amendment has not been agreed on by the United States unless by his own consent or An act (S. No. 466) for the relief of Syl. committee, and if the gentleman from Ohio who may be competent to perform duty. I vester Nugent ;

states that it has not been, then the amenddesire to see this bill pass because I wish to, An act (S. No. 494) granting a pension to ment must be withdrawn. see a change effected that will place men who Elizabeth Steepleton, widow of Harrison W. Mr. GARFIELD, I have obtained the conhave not heretofore been in the regular Army Steepleton, deceased; and

sent of every member of the committee wliou upon the same footing as those who have been An act (S. No. 498) granting a pension to I have been able to see; but as I understand in the regular Army. But there are a great Anna M. Howard.

my colleague on the committee to insist upon many officers in the Army now who do not

MILITARY PEACE ESTABLISHMENT.

his point of order, I withdraw the amend. desire retirement, but under the manipulations that might be brought to bear by boards, inMr. GARFIELD, from the Committee on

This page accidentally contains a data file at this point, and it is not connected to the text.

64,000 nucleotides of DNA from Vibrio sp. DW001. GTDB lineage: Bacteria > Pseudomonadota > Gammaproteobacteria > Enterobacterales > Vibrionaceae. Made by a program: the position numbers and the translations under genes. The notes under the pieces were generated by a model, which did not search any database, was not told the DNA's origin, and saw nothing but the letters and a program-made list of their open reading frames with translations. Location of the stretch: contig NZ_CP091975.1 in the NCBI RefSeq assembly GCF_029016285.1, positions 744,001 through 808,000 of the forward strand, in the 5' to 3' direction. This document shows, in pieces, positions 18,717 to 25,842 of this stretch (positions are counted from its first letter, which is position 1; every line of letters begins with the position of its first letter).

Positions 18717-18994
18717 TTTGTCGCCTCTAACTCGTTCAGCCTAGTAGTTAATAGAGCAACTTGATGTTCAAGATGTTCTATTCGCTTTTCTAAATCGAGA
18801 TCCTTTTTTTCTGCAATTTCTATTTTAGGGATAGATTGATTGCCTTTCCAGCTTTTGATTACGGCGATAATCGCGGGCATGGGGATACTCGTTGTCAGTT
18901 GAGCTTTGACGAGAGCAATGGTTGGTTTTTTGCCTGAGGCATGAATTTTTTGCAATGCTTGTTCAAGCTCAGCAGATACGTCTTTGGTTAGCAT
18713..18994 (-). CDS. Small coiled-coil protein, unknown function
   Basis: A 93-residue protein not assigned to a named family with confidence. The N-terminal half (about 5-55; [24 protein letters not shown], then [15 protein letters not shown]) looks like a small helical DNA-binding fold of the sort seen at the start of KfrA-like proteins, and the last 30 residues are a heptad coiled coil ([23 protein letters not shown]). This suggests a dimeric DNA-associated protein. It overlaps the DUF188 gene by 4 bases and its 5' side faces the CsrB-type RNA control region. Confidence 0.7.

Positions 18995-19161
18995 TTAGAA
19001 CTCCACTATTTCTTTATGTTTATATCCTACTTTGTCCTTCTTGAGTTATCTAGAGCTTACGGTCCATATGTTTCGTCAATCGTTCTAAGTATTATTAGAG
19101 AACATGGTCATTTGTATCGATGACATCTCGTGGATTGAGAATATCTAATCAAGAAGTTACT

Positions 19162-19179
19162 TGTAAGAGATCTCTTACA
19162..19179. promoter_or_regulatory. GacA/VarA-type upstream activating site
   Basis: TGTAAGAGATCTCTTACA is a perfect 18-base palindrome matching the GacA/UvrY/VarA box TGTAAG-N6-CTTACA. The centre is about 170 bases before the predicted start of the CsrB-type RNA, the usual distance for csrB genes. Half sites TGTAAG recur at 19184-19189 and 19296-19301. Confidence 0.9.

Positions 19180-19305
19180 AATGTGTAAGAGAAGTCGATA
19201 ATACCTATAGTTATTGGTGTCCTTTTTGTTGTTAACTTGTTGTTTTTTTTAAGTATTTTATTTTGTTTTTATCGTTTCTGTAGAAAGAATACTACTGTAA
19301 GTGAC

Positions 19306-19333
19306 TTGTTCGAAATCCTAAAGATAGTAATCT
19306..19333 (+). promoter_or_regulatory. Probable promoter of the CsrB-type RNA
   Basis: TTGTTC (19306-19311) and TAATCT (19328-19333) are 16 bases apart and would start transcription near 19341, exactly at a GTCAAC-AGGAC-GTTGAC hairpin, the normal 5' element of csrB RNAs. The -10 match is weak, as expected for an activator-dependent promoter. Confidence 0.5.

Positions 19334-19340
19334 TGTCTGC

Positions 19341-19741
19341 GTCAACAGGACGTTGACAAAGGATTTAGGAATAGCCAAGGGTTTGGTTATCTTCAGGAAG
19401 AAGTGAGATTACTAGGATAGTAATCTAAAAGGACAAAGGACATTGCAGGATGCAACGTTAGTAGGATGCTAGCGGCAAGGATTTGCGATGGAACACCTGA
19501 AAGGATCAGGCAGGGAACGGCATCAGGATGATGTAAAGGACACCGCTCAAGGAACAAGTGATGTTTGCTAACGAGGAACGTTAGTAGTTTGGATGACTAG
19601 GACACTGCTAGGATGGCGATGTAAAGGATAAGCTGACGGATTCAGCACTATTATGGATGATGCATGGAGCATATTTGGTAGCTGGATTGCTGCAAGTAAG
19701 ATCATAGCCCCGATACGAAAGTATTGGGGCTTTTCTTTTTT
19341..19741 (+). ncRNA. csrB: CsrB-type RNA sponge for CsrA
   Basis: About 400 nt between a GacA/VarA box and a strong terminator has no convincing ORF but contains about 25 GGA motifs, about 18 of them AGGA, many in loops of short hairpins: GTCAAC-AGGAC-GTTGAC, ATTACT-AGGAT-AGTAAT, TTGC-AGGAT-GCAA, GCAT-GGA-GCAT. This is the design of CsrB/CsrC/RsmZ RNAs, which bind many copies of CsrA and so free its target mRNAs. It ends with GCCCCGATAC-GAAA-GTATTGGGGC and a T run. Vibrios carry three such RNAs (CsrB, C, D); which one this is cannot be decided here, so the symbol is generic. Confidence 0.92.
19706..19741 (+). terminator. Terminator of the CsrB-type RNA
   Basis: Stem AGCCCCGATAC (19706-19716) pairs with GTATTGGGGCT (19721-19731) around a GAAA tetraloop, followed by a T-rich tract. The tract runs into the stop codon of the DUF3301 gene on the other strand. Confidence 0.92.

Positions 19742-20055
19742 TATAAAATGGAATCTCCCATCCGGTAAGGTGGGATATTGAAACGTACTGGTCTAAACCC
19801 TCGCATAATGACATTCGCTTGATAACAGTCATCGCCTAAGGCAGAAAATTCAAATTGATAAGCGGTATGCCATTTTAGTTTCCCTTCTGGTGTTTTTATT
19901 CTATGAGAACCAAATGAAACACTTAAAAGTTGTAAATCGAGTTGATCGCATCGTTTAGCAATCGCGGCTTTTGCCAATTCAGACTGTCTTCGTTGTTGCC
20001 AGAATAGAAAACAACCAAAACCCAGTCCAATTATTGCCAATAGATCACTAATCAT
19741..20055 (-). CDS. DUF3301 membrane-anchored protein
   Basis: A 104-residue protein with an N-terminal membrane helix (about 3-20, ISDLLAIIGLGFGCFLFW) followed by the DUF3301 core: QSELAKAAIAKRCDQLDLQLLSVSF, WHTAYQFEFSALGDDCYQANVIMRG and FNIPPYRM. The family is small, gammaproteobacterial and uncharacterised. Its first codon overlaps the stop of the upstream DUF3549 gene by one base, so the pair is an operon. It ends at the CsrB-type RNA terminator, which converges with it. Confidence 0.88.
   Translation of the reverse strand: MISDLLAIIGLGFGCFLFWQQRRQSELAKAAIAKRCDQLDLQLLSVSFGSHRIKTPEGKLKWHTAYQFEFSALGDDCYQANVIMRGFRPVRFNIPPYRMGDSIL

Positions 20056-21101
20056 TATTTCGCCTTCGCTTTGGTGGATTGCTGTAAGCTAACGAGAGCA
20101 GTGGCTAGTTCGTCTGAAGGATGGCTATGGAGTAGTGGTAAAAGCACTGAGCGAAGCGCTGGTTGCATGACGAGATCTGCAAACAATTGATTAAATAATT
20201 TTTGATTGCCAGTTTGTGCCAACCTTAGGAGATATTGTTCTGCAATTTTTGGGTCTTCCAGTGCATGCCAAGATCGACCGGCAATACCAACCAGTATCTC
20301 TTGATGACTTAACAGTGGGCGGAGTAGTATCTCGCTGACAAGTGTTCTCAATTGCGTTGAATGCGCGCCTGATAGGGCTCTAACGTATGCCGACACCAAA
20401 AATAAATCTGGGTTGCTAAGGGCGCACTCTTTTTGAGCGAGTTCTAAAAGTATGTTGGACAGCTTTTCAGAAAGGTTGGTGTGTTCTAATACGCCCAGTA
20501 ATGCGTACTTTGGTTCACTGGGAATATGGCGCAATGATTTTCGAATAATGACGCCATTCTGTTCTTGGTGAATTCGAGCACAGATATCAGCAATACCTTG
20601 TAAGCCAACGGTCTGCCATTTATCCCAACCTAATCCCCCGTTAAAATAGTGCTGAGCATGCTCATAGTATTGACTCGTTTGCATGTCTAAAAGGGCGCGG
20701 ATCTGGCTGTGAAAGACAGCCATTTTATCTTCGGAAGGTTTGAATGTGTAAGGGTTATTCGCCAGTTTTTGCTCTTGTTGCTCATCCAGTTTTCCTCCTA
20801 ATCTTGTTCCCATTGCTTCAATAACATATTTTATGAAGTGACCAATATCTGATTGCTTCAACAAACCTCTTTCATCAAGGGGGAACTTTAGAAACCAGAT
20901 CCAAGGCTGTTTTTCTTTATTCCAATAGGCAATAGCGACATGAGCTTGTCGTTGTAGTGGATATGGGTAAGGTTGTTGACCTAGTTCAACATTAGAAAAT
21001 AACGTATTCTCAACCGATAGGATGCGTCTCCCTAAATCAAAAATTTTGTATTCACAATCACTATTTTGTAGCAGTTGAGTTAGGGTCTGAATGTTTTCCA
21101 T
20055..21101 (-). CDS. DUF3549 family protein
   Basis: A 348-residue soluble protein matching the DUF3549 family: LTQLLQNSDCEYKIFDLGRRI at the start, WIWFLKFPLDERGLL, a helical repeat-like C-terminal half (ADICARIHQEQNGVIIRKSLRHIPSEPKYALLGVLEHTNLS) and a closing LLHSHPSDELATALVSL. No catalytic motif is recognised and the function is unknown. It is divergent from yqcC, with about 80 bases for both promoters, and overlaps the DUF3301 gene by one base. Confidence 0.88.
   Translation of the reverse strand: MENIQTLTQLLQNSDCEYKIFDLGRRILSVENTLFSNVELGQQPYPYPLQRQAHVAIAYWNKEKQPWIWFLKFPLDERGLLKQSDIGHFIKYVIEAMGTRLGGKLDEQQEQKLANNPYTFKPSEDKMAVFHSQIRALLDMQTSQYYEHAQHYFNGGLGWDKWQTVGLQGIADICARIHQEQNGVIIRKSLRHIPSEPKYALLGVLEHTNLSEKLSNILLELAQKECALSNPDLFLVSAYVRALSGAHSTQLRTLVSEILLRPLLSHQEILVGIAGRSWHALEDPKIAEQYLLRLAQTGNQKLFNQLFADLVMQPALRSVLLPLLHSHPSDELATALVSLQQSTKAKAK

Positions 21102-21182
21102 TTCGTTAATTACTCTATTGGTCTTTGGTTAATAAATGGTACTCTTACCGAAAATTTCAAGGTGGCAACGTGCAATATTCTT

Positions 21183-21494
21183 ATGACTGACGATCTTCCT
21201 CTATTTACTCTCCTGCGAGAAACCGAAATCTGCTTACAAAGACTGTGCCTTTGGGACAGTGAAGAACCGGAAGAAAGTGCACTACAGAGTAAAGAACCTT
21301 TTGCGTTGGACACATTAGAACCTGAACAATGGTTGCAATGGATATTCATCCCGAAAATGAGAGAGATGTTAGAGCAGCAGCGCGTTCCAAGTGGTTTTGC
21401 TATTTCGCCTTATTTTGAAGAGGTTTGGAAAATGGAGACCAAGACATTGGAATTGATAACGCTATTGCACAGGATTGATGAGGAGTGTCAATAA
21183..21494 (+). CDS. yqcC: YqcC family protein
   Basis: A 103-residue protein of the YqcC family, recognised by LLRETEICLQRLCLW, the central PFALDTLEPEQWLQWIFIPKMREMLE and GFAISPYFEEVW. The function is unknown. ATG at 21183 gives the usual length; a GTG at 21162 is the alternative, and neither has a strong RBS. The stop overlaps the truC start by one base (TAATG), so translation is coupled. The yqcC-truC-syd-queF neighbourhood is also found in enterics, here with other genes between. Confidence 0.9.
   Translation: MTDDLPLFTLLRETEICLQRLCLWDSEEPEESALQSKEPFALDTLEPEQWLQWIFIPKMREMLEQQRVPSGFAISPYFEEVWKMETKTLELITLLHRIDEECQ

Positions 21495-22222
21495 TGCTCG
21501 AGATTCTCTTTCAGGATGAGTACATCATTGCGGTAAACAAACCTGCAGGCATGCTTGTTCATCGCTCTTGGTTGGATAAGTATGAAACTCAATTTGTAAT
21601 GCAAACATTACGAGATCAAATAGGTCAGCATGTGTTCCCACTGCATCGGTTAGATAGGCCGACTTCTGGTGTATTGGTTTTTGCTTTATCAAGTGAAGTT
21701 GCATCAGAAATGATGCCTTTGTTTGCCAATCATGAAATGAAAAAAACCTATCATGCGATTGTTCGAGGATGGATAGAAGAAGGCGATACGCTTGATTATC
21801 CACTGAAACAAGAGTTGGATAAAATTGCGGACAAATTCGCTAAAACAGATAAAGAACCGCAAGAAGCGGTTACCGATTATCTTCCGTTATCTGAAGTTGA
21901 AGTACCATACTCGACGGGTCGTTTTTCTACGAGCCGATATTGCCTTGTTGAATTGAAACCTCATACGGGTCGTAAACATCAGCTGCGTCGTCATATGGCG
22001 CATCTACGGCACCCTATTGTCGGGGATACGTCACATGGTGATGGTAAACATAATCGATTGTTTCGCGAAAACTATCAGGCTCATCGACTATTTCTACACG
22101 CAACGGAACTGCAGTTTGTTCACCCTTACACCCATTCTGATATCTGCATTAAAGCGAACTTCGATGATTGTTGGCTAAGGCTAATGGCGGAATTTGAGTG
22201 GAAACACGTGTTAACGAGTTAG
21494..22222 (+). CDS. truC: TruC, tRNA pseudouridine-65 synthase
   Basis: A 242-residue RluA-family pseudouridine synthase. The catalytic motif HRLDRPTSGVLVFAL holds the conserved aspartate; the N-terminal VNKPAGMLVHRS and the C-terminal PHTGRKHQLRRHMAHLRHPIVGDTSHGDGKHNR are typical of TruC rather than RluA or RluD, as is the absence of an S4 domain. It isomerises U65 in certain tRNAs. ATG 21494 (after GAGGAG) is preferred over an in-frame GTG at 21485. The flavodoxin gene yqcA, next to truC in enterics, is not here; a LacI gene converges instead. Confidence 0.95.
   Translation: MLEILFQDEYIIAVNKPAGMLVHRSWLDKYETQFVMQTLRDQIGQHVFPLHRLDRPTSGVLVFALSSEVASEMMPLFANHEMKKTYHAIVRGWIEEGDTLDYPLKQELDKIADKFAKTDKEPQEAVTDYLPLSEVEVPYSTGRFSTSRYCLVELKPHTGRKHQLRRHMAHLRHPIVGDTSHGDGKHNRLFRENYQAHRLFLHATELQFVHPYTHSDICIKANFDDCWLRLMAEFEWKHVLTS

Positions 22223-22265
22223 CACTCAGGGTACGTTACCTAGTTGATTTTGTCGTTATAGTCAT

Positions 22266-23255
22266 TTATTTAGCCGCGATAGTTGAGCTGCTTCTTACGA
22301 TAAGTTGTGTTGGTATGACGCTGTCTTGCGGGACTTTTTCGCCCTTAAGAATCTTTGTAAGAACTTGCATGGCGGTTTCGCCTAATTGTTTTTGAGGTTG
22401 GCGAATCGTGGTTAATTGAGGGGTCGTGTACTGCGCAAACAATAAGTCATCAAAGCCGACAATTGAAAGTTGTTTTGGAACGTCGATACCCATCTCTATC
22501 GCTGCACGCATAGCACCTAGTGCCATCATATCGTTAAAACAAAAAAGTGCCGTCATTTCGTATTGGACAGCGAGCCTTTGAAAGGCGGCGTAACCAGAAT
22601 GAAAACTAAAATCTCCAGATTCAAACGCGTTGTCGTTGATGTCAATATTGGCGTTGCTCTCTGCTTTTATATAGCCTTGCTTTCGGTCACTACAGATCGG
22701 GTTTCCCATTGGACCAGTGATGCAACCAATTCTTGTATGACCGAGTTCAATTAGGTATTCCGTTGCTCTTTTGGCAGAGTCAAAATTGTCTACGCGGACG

I will not ask the reading of further

amendments which I was about to present. In justice might be done them, such as we know Military Affairs, reported back House bill No. has been done and as the very paragraph which 1377, to reduce and fix the military peace

order to facilitate and hasten the consideration establishment.

of the bill, I will waive any general remarks has been read at the desk shows is done. Hence I desire to see the law changed and The question was upon ordering the bill to

on my part, and will ask that the bill be con

sidered in the House gection by section, as in perfected in that particular. I do not desire be engrossed and read a third time. to see men driven from the service and placed Mr. GARFIELD. I am instructed by the

Committee of the Whole, under the five minute